Sure, why not? If we’re going to start blaming cultural influences, let’s go nuts. (So to speak.) Weed, heavy metal, Sarah Palin — was there no dangerous stimulus to which this delicate mind wasn’t subjected?
In particular, a pounding metal song used as the soundtrack for the lone video Loughner marked as a favorite on YouTube — one in which an American flag is burned by a hooded man — contains lyrics that reference bodies hitting a floor. The video for the song itself — a 2001 release from the band Drowning Pool titled “Bodies” — features one of the band’s members screaming instructions to what appears to be a mental patient housed in an insane asylum.
“You’re never sure what caused an individual to commit a specific act,” Brad Bushman, a communications and psychology professor at Ohio State University, told the Washington Post’s J. Freedom du Lac. “But I’ve been doing research on violent media for 20 years, and the evidence is that it leads to aggressive behavior. It’s not the only factor that leads to violence, but it’s one of them.”…
The band reiterated that stance when it issued a statement about the controversy surrounding the song and Loughner on its website on Monday.
“We were devastated this weekend to learn of the tragic events that occurred in Arizona and that our music has been misinterpreted, again,” the statement reads. ” ‘Bodies’ was written about the brotherhood of the mosh pit and the respect people have for each other in the pit. If you push others down, you have to pick them back up. It was never about violence. It’s about a certain amount of respect and a code.”
Follow the link up top to watch the music video. I wonder how much of this stuff we’re going to hear at Loughner’s trial as part of his insanity claims or in the sentencing phase as a mitigating factor. If his lawyer’s smart, she’ll take the “climate of hate” rhetoric and run with it; that’ll turn him into a liberal cause celebre (and earn her lots and lots and lots and lots and lots of camera time) and, at the very least, probably guarantee that he’ll be spared a death sentence lest he be “martyred” or whatever.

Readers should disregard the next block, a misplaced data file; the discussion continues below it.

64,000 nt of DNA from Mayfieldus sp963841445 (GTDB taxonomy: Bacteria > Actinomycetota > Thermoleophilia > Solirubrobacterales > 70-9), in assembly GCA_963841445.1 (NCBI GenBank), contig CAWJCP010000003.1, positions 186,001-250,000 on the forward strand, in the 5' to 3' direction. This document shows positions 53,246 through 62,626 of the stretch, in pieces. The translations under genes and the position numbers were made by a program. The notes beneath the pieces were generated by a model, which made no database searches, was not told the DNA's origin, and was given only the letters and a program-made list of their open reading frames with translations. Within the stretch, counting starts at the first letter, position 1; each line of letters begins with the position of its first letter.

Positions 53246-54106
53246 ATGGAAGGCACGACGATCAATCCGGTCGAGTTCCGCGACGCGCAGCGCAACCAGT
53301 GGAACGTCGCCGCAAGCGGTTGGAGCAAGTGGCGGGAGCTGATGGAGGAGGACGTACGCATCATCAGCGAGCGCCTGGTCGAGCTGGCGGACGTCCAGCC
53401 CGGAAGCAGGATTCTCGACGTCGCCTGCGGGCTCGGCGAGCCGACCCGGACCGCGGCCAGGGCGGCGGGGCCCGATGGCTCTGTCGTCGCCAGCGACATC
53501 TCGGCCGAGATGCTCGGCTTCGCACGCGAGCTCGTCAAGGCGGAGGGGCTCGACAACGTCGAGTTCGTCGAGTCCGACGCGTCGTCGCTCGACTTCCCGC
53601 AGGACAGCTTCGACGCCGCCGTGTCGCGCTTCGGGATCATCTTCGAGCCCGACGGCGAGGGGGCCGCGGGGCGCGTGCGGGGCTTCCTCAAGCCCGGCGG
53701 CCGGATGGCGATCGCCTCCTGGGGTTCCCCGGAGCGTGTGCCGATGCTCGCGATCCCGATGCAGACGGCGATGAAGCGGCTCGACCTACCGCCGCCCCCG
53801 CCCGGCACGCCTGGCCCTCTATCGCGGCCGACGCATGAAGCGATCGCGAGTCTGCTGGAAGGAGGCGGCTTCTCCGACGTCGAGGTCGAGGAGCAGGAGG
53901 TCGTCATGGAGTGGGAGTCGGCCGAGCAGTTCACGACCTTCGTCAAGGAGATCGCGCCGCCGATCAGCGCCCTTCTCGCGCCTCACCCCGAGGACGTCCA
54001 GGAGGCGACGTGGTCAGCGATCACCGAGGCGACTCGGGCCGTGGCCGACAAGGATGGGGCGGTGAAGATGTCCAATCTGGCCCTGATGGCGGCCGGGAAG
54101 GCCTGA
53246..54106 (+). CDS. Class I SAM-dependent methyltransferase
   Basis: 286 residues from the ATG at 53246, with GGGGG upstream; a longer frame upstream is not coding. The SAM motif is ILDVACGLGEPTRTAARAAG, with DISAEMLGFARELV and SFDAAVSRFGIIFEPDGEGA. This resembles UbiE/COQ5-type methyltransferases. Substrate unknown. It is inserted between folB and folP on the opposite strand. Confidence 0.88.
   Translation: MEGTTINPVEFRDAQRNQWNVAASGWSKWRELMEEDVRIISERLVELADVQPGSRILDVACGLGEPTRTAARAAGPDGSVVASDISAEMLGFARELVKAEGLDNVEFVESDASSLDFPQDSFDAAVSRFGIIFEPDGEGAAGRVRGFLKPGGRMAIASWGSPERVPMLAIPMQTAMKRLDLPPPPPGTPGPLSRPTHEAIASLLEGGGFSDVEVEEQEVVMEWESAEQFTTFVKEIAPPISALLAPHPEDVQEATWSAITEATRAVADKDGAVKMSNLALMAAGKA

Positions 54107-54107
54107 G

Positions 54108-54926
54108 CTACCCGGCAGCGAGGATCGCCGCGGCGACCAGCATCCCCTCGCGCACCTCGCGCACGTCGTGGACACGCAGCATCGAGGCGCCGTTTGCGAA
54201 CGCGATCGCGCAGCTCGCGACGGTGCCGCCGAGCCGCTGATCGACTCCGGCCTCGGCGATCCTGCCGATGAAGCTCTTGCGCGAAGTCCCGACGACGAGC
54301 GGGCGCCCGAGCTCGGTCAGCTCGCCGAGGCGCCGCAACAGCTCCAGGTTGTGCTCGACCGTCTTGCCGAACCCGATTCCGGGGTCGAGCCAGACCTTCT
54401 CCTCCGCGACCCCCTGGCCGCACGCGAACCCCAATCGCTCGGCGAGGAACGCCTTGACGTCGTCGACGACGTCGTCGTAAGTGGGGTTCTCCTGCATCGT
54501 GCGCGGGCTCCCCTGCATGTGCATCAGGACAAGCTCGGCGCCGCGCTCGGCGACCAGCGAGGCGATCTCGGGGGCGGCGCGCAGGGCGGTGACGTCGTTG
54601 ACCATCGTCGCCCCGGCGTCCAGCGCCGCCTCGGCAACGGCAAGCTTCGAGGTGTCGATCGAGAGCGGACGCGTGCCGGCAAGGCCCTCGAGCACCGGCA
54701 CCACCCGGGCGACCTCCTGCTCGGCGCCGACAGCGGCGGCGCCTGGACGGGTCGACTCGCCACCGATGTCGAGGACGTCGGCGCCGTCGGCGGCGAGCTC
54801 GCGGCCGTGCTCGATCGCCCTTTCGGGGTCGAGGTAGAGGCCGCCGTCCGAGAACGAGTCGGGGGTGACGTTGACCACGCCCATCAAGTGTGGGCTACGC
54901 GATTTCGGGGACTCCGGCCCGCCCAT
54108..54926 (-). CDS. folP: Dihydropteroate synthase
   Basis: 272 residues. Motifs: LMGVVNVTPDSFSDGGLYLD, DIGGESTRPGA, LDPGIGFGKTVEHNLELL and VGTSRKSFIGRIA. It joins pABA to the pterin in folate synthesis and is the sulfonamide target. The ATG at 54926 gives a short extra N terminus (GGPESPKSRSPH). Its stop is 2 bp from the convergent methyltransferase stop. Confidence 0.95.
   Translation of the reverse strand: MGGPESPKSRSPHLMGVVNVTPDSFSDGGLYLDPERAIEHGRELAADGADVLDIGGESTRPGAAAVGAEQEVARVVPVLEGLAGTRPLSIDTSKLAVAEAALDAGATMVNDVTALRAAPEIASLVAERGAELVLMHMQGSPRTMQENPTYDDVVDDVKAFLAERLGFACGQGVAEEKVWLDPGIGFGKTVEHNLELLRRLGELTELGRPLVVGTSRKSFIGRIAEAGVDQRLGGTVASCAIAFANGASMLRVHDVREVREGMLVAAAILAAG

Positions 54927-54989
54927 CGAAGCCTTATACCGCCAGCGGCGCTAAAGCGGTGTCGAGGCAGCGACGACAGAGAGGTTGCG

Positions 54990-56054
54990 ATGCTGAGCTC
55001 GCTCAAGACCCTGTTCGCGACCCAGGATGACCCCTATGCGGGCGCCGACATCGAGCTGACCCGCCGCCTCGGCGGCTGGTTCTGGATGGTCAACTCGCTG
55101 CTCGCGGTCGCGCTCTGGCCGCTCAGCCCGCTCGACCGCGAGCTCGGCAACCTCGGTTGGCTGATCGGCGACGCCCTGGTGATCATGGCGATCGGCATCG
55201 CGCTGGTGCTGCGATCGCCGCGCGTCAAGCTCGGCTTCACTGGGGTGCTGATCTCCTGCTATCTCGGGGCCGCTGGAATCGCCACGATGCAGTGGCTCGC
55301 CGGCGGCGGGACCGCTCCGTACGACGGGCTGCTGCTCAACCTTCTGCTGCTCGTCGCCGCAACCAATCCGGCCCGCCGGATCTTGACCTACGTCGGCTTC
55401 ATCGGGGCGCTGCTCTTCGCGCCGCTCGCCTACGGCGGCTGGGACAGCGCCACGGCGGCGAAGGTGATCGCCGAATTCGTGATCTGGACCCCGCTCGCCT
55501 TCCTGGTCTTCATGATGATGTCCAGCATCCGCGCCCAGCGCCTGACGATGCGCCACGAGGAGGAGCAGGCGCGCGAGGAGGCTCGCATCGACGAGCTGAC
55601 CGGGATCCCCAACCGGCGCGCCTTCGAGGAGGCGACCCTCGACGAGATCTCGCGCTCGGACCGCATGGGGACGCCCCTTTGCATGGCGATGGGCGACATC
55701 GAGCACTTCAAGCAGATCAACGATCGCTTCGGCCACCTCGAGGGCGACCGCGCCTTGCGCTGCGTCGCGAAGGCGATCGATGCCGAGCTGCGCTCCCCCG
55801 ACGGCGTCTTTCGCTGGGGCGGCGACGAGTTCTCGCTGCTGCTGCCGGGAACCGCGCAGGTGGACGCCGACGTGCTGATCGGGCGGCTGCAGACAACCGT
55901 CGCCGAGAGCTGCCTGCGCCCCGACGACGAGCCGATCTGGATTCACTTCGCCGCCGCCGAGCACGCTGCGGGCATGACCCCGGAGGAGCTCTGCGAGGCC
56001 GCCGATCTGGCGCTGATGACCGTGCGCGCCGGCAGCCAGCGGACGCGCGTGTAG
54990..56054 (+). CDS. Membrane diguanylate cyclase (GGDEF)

Speaking of an insanity defense, here’s a short but informative clip from tonight’s NBC Nightly News revealing something I didn’t know: Arizona actually has no insanity defense. Rather, they provide for a verdict of “guilty but insane,” which means Loughner would be sent to a mental hospital initially and, if he’s able to recover his bearings after treatment, would then be sent to prison to serve his term. That’ll actually make it much easier for a jury to find insanity, I think. If they know there’s no risk of him walking free, they don’t have to strain to avoid the seemingly obvious conclusion that, yes indeed, this guy’s off his rocker. On the other hand, the fact that he left those letters stating that he planned ahead and that he was undertaking an “assassination” will make it awfully hard to say that he didn’t know right from wrong when he grabbed his gun and headed out the door. Exit question: Desperate new defense theory — was he “lucidly dreaming”?
Update: Via e-mail, Ed reminds me that Loughner is facing both federal and state charges, so yes, an insanity defense would apply at the federal level.